Dear Malia: It’s great that you’re going to Harvard but hearty congratulations on a more important long-term choice: your decision to take a gap year.
While Harvard encourages freshmen to take a year off after high school, it’s not easy for most seniors to buck the typical American pattern of going straight to college. Gaps may be popular in the United Kingdom and other places but here in the United States we have yet to make it realistic for the vast majority of students. Your decision encourages us to talk about how to make this available to every high school senior who needs a break from the stressful, four-year college application marathon or needs to develop the life skills to do well once they get into a school.
Whether you participate in a structured gap year programs or plot your own course, a gap is a change of pace, a time to discover different talents, take structured risks and experience life outside the four walls of a classroom. It’s not a year “off,” it’s a year “on,” but on a different channel.
And new gap research shows that it’s going to make you more successful in college and beyond.
The National Gap Year Alumni Survey was conducted by the Institute for Survey Research at Temple University and targeted 1,000 gap-year students and alumni ages 18 to 60. It was sponsored by the American Gap Association, a nonprofit that accredits and sets standards for gap programs.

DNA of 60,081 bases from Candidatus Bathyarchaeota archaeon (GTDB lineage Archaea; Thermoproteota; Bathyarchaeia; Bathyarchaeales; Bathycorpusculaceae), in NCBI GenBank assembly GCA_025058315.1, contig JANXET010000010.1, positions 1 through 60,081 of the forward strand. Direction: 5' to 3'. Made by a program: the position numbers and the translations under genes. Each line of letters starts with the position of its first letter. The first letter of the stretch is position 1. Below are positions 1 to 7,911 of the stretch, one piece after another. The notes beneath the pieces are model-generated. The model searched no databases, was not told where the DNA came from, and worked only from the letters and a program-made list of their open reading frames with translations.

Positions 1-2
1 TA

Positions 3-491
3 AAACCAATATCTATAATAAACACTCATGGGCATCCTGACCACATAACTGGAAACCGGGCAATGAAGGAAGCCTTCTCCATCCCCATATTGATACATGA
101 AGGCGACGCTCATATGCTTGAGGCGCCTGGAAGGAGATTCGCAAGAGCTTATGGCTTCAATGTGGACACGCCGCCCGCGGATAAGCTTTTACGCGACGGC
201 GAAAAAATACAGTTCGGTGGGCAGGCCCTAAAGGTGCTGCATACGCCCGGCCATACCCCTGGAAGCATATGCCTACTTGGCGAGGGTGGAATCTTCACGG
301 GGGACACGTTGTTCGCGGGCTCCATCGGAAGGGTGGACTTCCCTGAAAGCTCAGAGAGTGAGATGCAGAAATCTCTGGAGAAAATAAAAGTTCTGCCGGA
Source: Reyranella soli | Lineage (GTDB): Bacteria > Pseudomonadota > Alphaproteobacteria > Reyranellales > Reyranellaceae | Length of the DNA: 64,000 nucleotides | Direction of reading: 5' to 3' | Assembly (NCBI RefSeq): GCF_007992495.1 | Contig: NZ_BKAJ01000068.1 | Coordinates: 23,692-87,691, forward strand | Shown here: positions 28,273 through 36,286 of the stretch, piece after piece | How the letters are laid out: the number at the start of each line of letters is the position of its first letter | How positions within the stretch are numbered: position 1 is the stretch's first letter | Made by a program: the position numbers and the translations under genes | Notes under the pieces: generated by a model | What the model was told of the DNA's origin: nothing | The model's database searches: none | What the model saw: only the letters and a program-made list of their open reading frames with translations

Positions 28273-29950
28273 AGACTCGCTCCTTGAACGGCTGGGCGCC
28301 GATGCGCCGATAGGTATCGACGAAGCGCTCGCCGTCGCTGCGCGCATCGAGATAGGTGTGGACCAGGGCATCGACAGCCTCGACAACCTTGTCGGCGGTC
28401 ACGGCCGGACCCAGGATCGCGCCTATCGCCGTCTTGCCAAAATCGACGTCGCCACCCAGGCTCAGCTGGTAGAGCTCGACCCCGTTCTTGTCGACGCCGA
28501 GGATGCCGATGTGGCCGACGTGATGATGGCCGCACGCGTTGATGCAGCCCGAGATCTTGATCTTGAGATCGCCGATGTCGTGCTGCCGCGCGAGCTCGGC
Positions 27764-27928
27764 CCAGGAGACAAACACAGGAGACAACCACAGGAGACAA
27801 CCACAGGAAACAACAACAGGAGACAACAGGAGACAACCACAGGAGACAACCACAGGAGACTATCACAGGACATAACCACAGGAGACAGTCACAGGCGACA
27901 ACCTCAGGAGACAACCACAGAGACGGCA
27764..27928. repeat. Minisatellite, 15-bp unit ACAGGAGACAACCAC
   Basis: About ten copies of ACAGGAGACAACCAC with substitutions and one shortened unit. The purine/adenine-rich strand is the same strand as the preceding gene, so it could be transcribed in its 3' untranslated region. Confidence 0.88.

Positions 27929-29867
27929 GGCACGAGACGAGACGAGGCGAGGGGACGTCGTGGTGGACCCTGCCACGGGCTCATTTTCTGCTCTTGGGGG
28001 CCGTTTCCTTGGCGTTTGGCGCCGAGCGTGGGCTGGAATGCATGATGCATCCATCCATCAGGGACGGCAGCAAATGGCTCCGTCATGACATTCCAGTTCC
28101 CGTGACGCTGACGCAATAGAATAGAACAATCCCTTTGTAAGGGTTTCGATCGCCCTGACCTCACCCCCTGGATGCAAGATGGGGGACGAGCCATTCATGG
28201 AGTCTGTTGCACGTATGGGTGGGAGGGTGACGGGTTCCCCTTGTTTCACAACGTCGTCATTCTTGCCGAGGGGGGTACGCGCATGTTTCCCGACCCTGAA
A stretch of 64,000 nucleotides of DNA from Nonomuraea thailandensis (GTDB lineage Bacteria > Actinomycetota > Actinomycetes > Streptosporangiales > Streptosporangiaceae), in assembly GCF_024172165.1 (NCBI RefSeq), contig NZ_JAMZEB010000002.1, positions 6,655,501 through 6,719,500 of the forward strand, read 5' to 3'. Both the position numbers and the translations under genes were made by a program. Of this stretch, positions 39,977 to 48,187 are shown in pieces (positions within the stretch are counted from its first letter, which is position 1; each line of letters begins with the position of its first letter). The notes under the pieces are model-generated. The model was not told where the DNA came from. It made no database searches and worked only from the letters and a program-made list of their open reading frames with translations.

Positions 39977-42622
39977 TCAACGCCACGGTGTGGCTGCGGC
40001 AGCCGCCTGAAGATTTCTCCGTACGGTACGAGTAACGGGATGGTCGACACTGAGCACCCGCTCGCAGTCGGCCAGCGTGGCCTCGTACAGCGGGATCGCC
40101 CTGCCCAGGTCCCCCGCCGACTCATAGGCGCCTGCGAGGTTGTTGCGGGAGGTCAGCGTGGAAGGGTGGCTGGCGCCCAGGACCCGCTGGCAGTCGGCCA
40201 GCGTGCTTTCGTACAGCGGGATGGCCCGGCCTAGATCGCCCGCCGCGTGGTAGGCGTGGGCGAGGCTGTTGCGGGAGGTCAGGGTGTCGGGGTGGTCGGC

[Thinking of a gap year? Check out our Gap Year Guide and See If You Can Attend Our Gap Year Fair!]
Data from the Temple survey shows that students who take a gap year have a median time-to-graduation rate of 3.75 years - music to the ears of parents worried about graduation rates and how they affect tuition costs.
And GPAs? Over 80 percent of respondents reported a GPA of 3.0 or higher when they returned to school and 42 percent said it was at least 3.7.
Here are some other important findings:
Gap year programs foster “soft skills.” More than 90 percent of respondents in the Temple survey said their time away from a traditional classroom increased confidence, boosted maturity, developed communication skills or increased their interest in the wider world.
Gap year opportunities can be flexible. While the majority of respondents spent time overseas, 14 percent spent their gaps in the United States. And a gap can be a year or a semester. It can include a job or internship, community service or travel – it just depends on time, goals and budget constraints.
Gap programs can be affordable. On average, 45 percent of respondents said they did not even get financial help from their parents to pay for a gap. More gap programs are offering scholarships and some work programs provide room and board. Also, you may be able to use funds from your 529 savings account to pay for a specific gap program.
Gap year experience benefits extend beyond college. Among respondents in the Temple survey,, 89 percent reported participating in a community service activity within the last month. And, they were twice as likely as the U.S. population at large to have voted in a national election.
And earlier research at Sydney University shows that gap years boost motivation once kids get to college (and even in their careers).
We know that gaps foster the grit, resilience and independence that students are going to need for college. Our goal should be to work with colleges, gap programs and financial aid institutions to allow students of all income levels to take this time without risk to college funding. Your decision, Malia, should encourage this discussion.
So congratulations on choosing the less-traveled road. A gap is an exciting adventure that will pay off in so many ways. Enjoy your year “on” and then head to Harvard ready to take on the world.
[Looking for more info from the TeenLife Experts? Why A Gap Year is Important Before College.]